Above: Among those attending the Dec. 7 ribbon-cutting ceremony were, from left, Board of Trustees President Paul Breazeale; Ryan Miller, Executive Director of the Mississippi Office of Workforce Development for AccelerateMS; Dr. Robin Parker, Workforce Director for the Central Mississippi Planning & Development District; Vicksburg Mayor George Flaggs; Dr. Jeff Holland, vice president of the Warren County Board of Supervisors, who was one of the organizers; Vicksburg Warren School District Superintendent Chad Shealy, a Hinds trustee; Hinds President Dr. Stephen Vacik; Kelle Barfield, president of the Warren County Board of Supervisors; Hinds Vice President Sherry Bellmon and Rep. Oscar Denton, D-Vicksburg.
To a standing-room-only audience, Hinds unveiled a training center on Dec. 7 that will take entrepreneurship and industry training in Vicksburg to a higher level with leading-edge technology, including virtual reality.
Hinds’ Emerging Technologies Training Center is among what will be several entities in the Mississippi Center for Innovation & Technology (MCITy) on Washington Street in Vicksburg when it is fully operational in spring 2023.
The training center houses an Industry 4.0 lab, a Virtual Reality/Augmented Reality Lab and a Workforce/Multipurpose Lab supported by collaborations with technology companies like FESTO, EON Reality, and Lobaki.
Hinds Associate Vice President of Workforce David Creel said the focus for the Center is high-end, advanced technology training. “It was important to us that we did not duplicate what we are already doing on our Vicksburg Campus,” he said. “We wanted the Center and its programs to be additional resources that would aid in the enhancement of individual skills. We also want to use this technology to introduce new career opportunities to job seekers within this community.”
“A project like this does not happen without many partners. Along with the college administration and support from the Board of Trustees, we were able to secure multiple funding sources and organizations to help make this day happen,” Creel added.
One of the funding partners in the project is AccelerateMS, a state workforce organization that works with local entities to enhance workforce training.
“Hinds Community College is one of those partners that I think does it (workforce training) better than anyone else in the state of Mississippi. They pour themselves into their community and into the people that live within their region, trying to help them where they are and give them hope,” said Ryan Miller, Executive Director of the Mississippi Office of Workforce Development for AccelerateMS.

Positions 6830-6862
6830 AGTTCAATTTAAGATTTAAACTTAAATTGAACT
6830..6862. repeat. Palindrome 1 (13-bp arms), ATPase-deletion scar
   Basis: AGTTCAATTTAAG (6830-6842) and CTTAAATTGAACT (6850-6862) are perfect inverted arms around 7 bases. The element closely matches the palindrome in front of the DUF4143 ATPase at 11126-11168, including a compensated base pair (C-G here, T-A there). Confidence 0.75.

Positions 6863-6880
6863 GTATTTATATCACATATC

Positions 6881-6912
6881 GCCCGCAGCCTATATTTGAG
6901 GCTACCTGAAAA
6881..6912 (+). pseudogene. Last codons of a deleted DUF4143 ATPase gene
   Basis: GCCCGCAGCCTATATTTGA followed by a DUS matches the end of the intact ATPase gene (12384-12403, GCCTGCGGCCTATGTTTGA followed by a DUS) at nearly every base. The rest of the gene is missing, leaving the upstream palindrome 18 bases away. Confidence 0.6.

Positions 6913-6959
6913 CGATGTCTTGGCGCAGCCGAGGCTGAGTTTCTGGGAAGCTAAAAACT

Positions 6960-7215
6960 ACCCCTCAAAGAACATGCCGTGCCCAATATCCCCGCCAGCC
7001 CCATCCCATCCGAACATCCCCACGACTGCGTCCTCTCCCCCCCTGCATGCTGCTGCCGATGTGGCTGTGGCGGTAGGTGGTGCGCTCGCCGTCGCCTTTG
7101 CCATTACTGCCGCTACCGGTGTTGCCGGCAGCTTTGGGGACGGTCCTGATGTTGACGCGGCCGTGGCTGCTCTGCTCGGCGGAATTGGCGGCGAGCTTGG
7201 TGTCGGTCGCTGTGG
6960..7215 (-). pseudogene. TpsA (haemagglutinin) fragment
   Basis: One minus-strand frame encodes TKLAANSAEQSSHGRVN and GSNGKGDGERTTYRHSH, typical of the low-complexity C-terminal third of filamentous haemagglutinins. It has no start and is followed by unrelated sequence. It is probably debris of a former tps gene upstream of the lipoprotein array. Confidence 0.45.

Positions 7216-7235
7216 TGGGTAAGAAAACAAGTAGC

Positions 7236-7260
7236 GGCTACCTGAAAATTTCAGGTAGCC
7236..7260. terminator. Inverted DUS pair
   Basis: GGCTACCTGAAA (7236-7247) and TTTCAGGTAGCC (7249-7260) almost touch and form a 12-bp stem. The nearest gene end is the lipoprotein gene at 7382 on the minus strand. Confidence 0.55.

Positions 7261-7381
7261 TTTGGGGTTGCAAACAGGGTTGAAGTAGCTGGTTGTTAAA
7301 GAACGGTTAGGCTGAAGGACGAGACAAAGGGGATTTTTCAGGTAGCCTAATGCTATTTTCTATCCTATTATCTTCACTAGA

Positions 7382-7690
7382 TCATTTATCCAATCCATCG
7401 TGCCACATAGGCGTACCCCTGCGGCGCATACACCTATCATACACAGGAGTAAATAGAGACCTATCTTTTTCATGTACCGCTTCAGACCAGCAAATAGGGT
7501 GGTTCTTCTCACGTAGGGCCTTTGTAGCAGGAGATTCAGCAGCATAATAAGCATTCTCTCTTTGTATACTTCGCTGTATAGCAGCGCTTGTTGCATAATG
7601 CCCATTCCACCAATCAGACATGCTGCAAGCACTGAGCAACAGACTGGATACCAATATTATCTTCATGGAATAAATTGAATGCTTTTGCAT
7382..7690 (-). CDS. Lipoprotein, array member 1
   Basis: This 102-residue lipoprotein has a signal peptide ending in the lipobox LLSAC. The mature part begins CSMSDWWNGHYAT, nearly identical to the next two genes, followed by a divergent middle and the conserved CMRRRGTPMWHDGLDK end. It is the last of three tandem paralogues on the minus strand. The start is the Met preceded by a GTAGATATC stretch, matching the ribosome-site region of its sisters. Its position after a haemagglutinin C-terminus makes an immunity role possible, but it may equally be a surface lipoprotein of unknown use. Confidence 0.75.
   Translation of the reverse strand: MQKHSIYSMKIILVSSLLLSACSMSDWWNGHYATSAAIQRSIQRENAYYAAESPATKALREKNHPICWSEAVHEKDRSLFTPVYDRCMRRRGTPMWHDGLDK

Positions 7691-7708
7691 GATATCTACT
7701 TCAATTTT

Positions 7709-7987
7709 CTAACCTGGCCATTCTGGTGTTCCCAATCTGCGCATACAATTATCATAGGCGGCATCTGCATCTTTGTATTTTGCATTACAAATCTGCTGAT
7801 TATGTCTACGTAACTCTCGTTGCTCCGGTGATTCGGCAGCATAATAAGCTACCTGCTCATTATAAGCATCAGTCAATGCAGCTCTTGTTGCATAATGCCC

He predicted the Emerging Technologies Training Center will open up “new and exciting career pathways” that workers never knew existed.
“It’s facilities and ideas like this that are going to make Vicksburg stronger and make the future for residents in this area, and arguably for the entire state, much richer,” Miller said. “These new, innovative approaches help Mississippians have those skills necessary to be profitable, to be healthier, to be financially independent, to have a foundation that allows them to grow and also to be a positive impact on the people around them.”
Dr. Robin Parker, Workforce Director for the Central Mississippi Planning & Development District, said the Center is a “seed of inspiration.”
“Hope alone does not make things happen; you must plant the seed and make it happen. The power of a simulated environment is incredible in the world of education, and the will have a great impact on the future workforce,” she said.
Kelle Barfield, president of the Warren County Board of Supervisors, said her background working for Grand Gulf Nuclear Plant in Port Gibson allows her to see that “the power of a simulated environment is just incredible in terms of learning, in terms of training and professional development.
“In terms of safety, what Hinds is doing here is taking that simulated environment to a virtual environment. This doesn’t replicate what already exists. This enables the instructors and students to envision what might be, and that’s the sweet spot of people wanting to go into the workplace and be relevant,” she said.
Vicksburg Mayor George Flaggs, who graduated from Hinds with an associate degree in industrial technology, said he is excited about the opportunities the Center will bring to surrounding school districts.
“This is the beginning of a future that began as a vision,” Flaggs said. “We are so grateful for this opportunity in the city of Vicksburg. I am thrilled to be a part of this great transformation that will impact the lives of Mississippians.”
The Center will leverage its partnership with the U.S. Army Engineer Research and Development Center (ERDC), an internationally renowned science and technology organization, as a catalyst for economic development and engage in focused workforce development to meet the needs of the significant technology organizations of the central Mississippi and Vicksburg regions.
“Our vision for the future is to create a competitive economy and a compelling culture, and I think MCITy will enable us to do that,” Hinds President Dr. Stephen Vacik said.
MCITy was the key component of the 2018 economic development plan the Vicksburg Warren Partnership developed with the city and the Vicksburg-Warren Chamber of Commerce.
“MCITy is our first step in developing and training skilled individuals to take on professions that will move Mississippi to the next level,” said Dr. Jeff Holland, vice president of the Warren County Board of Supervisors, who was one of the organizers.
“Jobs in science and technology pay a minimum of two and a half times more than the average salary in any state. In this county, the average salary for science and technology jobs is closer to $79,000 per year, while the average in other professions is $31,000,” Holland said.